You May Also Like: Can My Dog Eat Insects?

The shocking ladybugs-in-mouth photo on Facebook

The awful-looking bug infestation is hard to look at, but in reality, quite benign. Once they’re removed, any damage to the roof of the mouth should quickly heal up with good care.

What’s the deal with Asian lady beetles?

These beetles are not the same as domestic ladybugs (source). Native to Asia, they’re considered a nuisance by most, known to infest buildings as well as secrete a foul-smelling yellow liquid.

To get rid of Asian lady beetles indoors, prevention is key. The University of Kentucky recommends sealing exterior cracks and entry points. Once indoors, vacuuming those little suckers up is typically more effective than using insecticides.

Why do these beetles stick in a dog’s mouth?

Asian lady beetles secrete a gooey liquid as they die, which caused them to stick to the roof of the mouth rather than get swallowed.

Could this happen to my dog?

Luckily, poor Bailey’s problem is quite rare, but any dog who loves to chase flying bugs could run afoul of these sticky beetles. If you notice loss of appetite, lethargy, and frothy drool in your insect-loving dog, checking the mouth is a good idea. If you do find a beetle or two in there, you can remove them at home—or take them to your vet, of course.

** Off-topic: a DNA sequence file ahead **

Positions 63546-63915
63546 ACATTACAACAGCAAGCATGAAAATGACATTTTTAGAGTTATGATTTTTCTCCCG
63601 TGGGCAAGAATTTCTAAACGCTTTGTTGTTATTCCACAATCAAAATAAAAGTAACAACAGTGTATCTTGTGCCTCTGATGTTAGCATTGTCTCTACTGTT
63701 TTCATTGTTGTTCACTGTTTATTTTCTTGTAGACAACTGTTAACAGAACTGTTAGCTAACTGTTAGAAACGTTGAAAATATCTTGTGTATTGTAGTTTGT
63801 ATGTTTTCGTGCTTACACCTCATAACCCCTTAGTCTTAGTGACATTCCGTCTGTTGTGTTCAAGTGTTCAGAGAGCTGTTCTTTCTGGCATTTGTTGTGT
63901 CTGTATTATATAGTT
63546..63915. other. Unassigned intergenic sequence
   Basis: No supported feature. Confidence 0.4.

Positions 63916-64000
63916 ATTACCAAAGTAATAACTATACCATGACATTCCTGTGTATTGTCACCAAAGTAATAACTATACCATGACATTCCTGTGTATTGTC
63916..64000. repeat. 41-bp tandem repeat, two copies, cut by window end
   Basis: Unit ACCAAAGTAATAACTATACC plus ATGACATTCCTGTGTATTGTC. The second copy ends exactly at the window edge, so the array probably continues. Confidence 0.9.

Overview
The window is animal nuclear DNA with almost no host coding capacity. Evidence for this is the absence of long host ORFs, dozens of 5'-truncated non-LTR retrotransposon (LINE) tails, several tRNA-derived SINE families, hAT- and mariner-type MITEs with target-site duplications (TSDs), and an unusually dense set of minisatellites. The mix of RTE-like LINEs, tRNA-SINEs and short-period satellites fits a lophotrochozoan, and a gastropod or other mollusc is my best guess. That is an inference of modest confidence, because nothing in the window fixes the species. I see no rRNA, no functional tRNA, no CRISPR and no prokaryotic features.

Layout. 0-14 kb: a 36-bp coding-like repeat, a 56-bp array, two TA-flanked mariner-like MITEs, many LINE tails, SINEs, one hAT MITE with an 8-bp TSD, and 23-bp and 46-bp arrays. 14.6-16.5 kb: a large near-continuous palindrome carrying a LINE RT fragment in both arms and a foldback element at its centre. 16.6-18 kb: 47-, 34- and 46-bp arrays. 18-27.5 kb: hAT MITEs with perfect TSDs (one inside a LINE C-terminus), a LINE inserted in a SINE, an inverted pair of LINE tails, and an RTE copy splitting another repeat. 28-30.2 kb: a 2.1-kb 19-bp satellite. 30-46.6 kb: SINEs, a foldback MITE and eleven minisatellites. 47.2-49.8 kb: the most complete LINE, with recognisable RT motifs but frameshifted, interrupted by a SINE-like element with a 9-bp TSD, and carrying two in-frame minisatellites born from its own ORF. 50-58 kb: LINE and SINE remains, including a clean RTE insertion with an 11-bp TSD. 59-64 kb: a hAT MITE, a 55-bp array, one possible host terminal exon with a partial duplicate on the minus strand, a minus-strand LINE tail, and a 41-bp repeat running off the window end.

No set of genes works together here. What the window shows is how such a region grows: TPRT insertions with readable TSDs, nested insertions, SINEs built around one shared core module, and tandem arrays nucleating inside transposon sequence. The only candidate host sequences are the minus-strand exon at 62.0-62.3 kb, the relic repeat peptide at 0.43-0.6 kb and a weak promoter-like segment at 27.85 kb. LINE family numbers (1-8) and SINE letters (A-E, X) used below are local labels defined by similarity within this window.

The Snopes response to this story shows just how rare the problem really is. Is it possible? Yes. Is it likely? No.

In the news

A year ago, a similar photo went viral, prompting a response form the American Veterinary Medicine Association.

AVMA response

AVMA responded via a Facebook post with more info for pet owners and vets. Here’s the full text of their answer (see it embedded below, too):

“This is going around on Facebook and causing a bit of panic, so here’s the real scoop: there are invasive Asian ladybugs that can cause problems, but our “regular” ladybugs DO NOT. So there’s no need to panic and pry open your dog’s mouth to look for zombie ladybugs.

And we’ll say this again…if you have ANY questions or concerns about your pet’s health, your veterinarian is your best source of information!

Veterinarians, here’s the abstract of a report about the problems caused by the invasive bugs.”

Hat tip: Life Daily and KAKE News

Asian Lady Beetles: Could They Harm Your Dog?

By Paula Fitzsimmons

When a graphic image of Bailey, the dog with over 40 Asian lady beetles stuck to the roof of her mouth, surfaced in 2016, pet parents were naturally alarmed. Fortunately, her veterinarian was able to remove the beetles, and Bailey was restored to good health.

As a good dog parent, you’d like to know if Asian lady beetles are a threat to your pet. The short answer is yes. But the good news is that these encounters are rare, and when they do occur, they’re usually quite treatable.

Find out whether your dog is at risk, how to prevent encounters with Asian lady beetles, and what to do if she ends up like Bailey.